Tapping four fingers anywhere on the multi-touch surface launches Dash. The same result can be accomplished by clicking the Ubuntu button in the upper-left corner or pressing the Windows key on the keyboard, but this is the most efficient way to launch Dash, assuming you have a multi-touch input.

Four-Finger Swipe = Show/Hide Launcher

Placing four fingers anywhere on the multi-touch surface and swiping to the right reveals and locks the Launcher, while swiping to the left hides it.

The action on this gesture is smooth and accurate. We experienced no failures to recognize this gesture on Apple's Magic Trackpad. In fact, the four-finger swipe in uTouch is the saving grace of the Launcher's auto-hide behavior. Coming from someone who typically hates auto-hide of any sort, combined with uTouch, this implementation is superb. And it appears we're not the only ones interested in this approach to task management for touch-slates: Microsoft's upcoming Windows 8 appears to use the very same dynamic.

Pinch = Zoom

Just like on the iPhone, placing two fingers on the multi-touch surface and moving them apart zooms in, while moving them together zooms out. Pinch-to-zoom only works in supported applications, and so far we've found this gesture only works in Shotwell. Unlike the pinch-to-zoom implementation in iOS and Mac OS X, this gesture is hit-or-miss (at best) in Ubuntu 11.04.

Ctrl + Two-Finger Swipe = Zoom

While pinch-to-zoom doesn't work so swell, holding the control key and performing a two-finger scroll never fails, and it works in every application we encountered with a zoom feature. Obviously, the downside here is that Ctrl/Zoom relies on the Ctrl key, something that slate-style tablets just don't have.

Overall, uTouch is actually pretty damn remarkable. While our experience with the Apple Magic Trackpad was not quite as lush in Ubuntu 11.04 as in Mac OS X 10.6.7, it is still a pleasure to use. If you happen to have a multi-touch input device, uTouch definitely adds something special to the Ubuntu experience.

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  • 4 Hide
    jryan388 , June 10, 2011 4:25 AM
    One problem I faced with the standard unity desktop is the horrible performance even on my Athlon II @ 3.6 and Radeon 5750. I upgraded on launch day, so maybe canonical fixed it by now, but the performance was absolutely abysmal. The easiest fix is the unity-2d package. Great performance, doesn't look any worse.
  • 5 Hide
    ksa-_-jed , June 10, 2011 4:30 AM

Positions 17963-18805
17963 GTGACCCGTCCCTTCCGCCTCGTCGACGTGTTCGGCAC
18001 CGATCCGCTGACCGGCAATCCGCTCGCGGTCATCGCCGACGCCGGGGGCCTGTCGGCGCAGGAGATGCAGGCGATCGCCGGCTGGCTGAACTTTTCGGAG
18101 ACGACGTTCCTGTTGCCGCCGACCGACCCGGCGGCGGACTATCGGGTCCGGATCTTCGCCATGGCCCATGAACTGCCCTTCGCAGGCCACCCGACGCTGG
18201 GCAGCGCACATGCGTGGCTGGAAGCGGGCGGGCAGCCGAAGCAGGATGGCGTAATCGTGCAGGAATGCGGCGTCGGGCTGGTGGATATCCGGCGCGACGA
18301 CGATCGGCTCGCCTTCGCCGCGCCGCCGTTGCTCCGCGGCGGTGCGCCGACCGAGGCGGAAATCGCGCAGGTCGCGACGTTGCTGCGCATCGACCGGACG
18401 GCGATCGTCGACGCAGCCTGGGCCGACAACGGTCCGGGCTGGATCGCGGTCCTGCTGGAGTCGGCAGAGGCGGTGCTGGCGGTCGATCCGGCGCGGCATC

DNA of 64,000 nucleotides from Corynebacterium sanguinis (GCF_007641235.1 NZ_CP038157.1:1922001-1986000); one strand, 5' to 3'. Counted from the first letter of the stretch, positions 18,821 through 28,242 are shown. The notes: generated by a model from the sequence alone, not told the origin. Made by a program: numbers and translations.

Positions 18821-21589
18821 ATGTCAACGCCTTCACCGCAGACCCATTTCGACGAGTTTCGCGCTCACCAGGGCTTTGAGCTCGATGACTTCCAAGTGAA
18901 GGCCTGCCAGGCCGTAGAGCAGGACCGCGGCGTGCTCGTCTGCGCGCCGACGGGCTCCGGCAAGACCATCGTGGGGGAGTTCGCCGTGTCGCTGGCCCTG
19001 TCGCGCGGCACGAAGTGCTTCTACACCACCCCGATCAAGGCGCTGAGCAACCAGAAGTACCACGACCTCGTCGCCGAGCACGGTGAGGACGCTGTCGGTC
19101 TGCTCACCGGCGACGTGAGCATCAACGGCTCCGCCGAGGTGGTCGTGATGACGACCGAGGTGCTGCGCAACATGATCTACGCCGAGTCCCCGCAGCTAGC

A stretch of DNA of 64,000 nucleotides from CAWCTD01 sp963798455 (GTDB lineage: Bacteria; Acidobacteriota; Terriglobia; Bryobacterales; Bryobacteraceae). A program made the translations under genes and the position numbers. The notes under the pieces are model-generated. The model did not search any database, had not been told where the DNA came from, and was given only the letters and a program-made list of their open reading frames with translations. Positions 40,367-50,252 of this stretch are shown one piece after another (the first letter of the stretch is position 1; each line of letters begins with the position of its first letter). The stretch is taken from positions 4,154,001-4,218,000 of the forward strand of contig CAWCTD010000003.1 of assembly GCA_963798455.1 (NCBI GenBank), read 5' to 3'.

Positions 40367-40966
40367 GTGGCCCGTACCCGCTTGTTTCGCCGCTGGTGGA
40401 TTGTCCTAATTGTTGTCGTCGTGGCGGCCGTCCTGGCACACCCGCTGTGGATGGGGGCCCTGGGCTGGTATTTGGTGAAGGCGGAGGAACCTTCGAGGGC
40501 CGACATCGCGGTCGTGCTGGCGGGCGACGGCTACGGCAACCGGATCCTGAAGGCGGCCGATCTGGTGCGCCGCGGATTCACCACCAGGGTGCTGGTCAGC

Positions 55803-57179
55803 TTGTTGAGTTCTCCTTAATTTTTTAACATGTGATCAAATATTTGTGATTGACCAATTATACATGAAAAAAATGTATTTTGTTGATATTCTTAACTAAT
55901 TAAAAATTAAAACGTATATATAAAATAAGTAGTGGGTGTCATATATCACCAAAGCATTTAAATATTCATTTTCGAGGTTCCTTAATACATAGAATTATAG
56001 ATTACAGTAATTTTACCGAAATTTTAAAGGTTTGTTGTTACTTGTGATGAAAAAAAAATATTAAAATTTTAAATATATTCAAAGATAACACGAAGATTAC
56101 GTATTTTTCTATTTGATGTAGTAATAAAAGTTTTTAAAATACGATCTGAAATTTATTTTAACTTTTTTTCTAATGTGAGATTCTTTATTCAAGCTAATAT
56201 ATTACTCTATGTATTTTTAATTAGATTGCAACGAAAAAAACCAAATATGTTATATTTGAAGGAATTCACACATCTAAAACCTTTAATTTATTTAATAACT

U should add more distros to the benchmarks like Debian, Fedora, and open SUSE.
  • 0 Hide
    shiftmx112 , June 10, 2011 4:32 AM
    Meh is exactly how I described 10.10 Still gonna try Unity.
  • 3 Hide
    Yuka , June 10, 2011 4:34 AM
    11.04 sucks; plain and simple.

    Power users can do little to nothing to fix things between gnome3 and the buggy Unity.

    I wouldn't even bother with 11.04 when 10.04 is rock solid.

    Cheers!
  • 1 Hide
    davewolfgang , June 10, 2011 4:45 AM
    I tried the upgrade, but unity is blech. I am still using the upgrade, but doing the classic.

    But I may go back to 10.10 for my EeePC.
  • 0 Hide
    adamovera , June 10, 2011 4:53 AM
    jryan388One problem I faced with the standard unity desktop is the horrible performance even on my Athlon II @ 3.6 and Radeon 5750. I upgraded on launch day, so maybe canonical fixed it by now, but the performance was absolutely abysmal. The easiest fix is the unity-2d package. Great performance, doesn't look any worse.

    Wow, that isn't right, the old X2 test system which has a considerably older Nvidia card runs it great. What's the full specs?
  • 0 Hide
    adamovera , June 10, 2011 4:56 AM
    ksa-_-jedU should add more distros to the benchmarks like Debian, Fedora, and open SUSE.

    Fedora 15/GNOME 3 coming up next. I have never had any luck whatsoever with openSUSE, will keep trying new versions as they come out though.
  • 2 Hide
    bellman80 , June 10, 2011 4:58 AM
    I tried 11.04. Unity was more annoying than useful. I installed the new Linux Mint instead, I'm a happy camper now.
  • 1 Hide
    Tamz_msc , June 10, 2011 5:14 AM
    I'm going to stick with 10.04, because it has been running rock-solid without a glitch for almost a year. It was able to find drivers for my on-board audio which even Windows 7 could not find.

    Unity is not my cup of tea., though I'm looking forward to GNOME 3.0.

    Till then Lucid Lynx FTW!
  • 1 Hide
    RogueKitsune , June 10, 2011 5:20 AM
    Unity is a nice idea, but not my cup of tea. Overall I am happy with the changes in 11.04. Right now i have my laptop(AMD Turion x2, radeon x1200)running it with no problems(everything worked out of the box)
  • 0 Hide
    Filiprino , June 10, 2011 5:31 AM
    Well, Unity is a plug-in of Compiz so if you install Compiz-config GUI you can configure more options and a bunch of effects, window management utilites and shortcuts.